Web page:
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By: S Bayer http://blogs.reuters.com/felix-salmon/2009/06/01/securities-are-not-derivatives/comment-page-1/#comment-2291 Tue, 02 Jun 2009 17:42:33 +0000 http://blogs.reuters.com/felix-salmon/2009/06/01/securities-are-not-derivatives/#comment-2291 Read the SEC complaint. These were derivatives in the most common sense of the word. They were collateralized by Mortgage Backed Securities. It is the press release’s headline that is misleading, and it is the WSJ writer who is confused.

An example from “The Types ofCMOs Traded in the CMO Program”:

“Inverse Floaters are variable rate securities with a coupon that is inversely related to a short-term interest rate index, typically the London Interbank Offered Rate (“USOR”). As the index’s interest rates rise, the Inverse Floater’s interest payment falls, and vice versa. Inverse Floaters can have poor liquidity and erratic pricing. Inverse Floaters purchased for a premium (i.e., at a price over par) or sold before maturity present price risk to investors (i.e., the investor can lose their original investment).”

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By: Dollared http://blogs.reuters.com/felix-salmon/2009/06/01/securities-are-not-derivatives/comment-page-1/#comment-2289 Tue, 02 Jun 2009 17:32:38 +0000 http://blogs.reuters.com/felix-salmon/2009/06/01/securities-are-not-derivatives/#comment-2289 A Derivative is an item whose value is determined by reference to an (ultimately, in some cases) underlying security.

For purposes of regulation under the 1933 Act, it is therefore both a derivative and a Security.

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By: JH http://blogs.reuters.com/felix-salmon/2009/06/01/securities-are-not-derivatives/comment-page-1/#comment-2287 Tue, 02 Jun 2009 17:19:41 +0000 http://blogs.reuters.com/felix-salmon/2009/06/01/securities-are-not-derivatives/#comment-2287 Ah – another fun flame-fest about terminology. The problem is that there are no internationally-recognised bodies issuing universally-accepted definitions of technical jargon for the world of finance.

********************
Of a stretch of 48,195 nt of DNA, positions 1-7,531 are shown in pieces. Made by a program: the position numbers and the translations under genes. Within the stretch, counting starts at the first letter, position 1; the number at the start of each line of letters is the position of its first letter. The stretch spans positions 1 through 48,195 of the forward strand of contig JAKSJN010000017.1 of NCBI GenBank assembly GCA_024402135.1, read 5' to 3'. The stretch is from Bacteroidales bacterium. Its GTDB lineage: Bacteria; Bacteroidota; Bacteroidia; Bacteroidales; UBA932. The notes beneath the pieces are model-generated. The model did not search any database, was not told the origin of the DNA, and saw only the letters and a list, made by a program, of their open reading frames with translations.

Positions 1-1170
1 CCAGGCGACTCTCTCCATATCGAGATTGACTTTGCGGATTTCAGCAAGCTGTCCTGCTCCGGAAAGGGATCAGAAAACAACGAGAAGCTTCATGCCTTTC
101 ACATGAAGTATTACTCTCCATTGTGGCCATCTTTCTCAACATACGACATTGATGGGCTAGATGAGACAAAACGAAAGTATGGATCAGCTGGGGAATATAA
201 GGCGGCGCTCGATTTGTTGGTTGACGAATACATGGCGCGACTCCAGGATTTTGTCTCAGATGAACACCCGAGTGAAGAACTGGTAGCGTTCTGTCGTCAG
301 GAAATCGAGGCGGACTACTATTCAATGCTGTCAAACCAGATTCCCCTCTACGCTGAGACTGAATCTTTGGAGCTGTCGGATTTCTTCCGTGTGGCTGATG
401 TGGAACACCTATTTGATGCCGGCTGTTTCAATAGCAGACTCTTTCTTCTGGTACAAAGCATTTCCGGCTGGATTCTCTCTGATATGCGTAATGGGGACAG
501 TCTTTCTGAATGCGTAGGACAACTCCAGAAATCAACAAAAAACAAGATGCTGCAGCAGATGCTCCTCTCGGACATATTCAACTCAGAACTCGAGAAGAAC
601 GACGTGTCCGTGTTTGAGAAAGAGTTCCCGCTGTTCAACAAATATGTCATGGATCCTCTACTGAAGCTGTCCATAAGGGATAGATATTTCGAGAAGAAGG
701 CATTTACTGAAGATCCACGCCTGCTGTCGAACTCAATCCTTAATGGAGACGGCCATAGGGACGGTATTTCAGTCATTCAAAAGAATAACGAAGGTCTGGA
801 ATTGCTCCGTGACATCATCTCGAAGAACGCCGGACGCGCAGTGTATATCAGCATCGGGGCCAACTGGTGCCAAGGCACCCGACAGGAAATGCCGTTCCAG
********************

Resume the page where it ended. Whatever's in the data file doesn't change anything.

However there are some commonalities in the definitions. I have never before seen anyone give a definition of security that didn’t require it to be a negotiable financial instrument. Therefore a bilateral bank loan contract would not be a security, but an otherwise identical bond would be. If the bank securitised its exposure via a credit-linked note, the CLN produced would be a security. That’s kind of what the word securitisation was invented for. A derivative may or may not be a security depending on its form (eg futures are, bilateral Contracts-For-Difference aren’t).

Defining derivative is even more fun. I don’t think the definition Felix gives is adequate. After all, what is the difference in cash-flows between a collateralised CFD and a highly leveraged direct investment in an asset? Both require an up-front contribution of cash, regular interest (or “notional interest”) payments and then a settlement cash-flow at termination. Almost everyone would call a CFD a derivative, and few people would call the leveraged investment a derivative. This is not captured by Felix’s definition.

I know little about US regulatory law, but isn’t there some sort of difficulty for the SEC in regulating pure derivatives, as opposed to securities (the word that is in their name)? Possibly the items in question could be described as both. For the legal proceedings they described them as securities because that is in their enforcement scope under relevant law, but for the press release they chose the more commonplace description of calling them a derivative.